Presentation: Camera Mount Failure in Harsh Environments

Temperature swings in harsh environments wreak havoc on cameras and their optical performance. Research shows that the lens mounting structure is critical to ensure lens systems remain robust even when temperatures have a wide range.

Eric M. Schiesser from Synopsys, Inc. will present the new research on the topic at the Optica Design and Fabrication Conference, June 4-8, 2023, in Quebec City, Canada. The focus of the design study is how interwoven the mounting structure is to the optical prescription.

Both the lens glass and materials used to create the mounts that hold lenses are sensitive to changes in temperature. It is possible to reduce variations in optical performance over a range of temperatures using a process called athermalization that achieves optothermal stability by incorporating several materials with different thermal properties.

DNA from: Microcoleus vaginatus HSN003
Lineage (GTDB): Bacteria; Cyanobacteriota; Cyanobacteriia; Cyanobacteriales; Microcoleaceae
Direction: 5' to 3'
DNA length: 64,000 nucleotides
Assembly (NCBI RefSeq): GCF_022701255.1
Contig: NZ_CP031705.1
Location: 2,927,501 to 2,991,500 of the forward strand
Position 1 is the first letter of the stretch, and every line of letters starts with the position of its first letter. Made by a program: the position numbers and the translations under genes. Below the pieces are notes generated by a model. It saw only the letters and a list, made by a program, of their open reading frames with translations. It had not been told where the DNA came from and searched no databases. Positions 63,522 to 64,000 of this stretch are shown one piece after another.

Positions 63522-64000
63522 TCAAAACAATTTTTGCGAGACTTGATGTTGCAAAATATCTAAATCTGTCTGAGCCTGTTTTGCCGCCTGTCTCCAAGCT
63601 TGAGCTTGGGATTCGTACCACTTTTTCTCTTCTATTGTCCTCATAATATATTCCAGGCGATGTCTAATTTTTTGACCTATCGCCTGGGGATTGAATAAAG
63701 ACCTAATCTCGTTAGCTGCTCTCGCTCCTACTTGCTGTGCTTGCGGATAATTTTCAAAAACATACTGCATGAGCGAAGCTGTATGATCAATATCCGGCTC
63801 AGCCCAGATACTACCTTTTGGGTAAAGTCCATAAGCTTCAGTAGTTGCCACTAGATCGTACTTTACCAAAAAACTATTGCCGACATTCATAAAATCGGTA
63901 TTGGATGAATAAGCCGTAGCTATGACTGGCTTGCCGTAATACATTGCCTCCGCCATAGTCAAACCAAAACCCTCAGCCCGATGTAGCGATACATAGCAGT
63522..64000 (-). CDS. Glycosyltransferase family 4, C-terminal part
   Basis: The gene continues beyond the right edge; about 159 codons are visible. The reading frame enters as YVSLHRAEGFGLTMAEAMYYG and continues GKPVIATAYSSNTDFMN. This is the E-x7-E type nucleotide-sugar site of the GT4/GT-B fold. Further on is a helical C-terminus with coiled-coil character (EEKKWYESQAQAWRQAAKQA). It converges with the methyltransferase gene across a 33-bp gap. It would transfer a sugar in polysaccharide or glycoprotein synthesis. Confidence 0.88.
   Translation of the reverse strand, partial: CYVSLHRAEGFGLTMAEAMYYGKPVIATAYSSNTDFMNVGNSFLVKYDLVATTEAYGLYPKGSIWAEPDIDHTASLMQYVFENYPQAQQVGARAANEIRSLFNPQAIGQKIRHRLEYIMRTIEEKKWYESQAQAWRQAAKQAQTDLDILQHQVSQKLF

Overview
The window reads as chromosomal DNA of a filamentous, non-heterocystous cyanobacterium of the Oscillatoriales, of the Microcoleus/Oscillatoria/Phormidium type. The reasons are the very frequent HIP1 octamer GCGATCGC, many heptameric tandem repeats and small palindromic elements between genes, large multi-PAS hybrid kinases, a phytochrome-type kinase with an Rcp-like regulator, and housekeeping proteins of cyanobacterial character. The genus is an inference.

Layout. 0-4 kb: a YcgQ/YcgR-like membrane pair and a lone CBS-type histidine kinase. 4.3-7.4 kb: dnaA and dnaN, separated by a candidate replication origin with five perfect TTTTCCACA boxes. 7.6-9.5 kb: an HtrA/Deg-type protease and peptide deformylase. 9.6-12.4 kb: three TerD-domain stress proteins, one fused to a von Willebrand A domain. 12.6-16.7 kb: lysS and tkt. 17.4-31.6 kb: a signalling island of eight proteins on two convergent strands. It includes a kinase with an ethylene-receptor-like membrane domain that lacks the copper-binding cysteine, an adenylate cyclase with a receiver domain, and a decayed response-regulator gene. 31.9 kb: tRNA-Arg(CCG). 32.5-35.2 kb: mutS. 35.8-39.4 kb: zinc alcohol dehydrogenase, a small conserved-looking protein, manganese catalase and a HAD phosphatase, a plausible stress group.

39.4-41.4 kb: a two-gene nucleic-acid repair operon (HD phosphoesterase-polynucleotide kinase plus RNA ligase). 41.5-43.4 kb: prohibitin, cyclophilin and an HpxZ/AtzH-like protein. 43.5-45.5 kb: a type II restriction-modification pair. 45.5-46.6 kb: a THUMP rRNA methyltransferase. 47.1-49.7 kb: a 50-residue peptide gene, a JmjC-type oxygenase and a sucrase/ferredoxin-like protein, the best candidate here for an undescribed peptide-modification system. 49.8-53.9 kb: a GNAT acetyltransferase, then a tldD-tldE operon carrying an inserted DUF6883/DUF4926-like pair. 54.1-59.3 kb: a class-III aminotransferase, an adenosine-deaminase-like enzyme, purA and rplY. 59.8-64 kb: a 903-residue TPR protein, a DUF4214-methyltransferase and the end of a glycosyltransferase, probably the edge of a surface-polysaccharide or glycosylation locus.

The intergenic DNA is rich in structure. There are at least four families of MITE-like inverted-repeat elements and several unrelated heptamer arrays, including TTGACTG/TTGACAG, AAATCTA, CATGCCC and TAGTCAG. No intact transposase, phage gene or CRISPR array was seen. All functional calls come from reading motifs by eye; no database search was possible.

Researchers focused on passive athermalization to mitigate thermal effects, designing the lens system and mounting structure so that the thermal shift of the optimal focal plane matched the mechanical shift of the focal plane array used as the detector in the camera. They then tested the same camera lens with two mounting structures.

A performance comparison for the different mount configurations showed that when they changed the mounting method, the focal plane array was out of sync with the optimal image plane as lens elements don’t respond to temperature changes in the same way. The researchers note that this performance degradation is not inherent to a spacer-based mounting structure. If the original athermalization was carried out assuming spacers, switching to seats would also degrade the performance.

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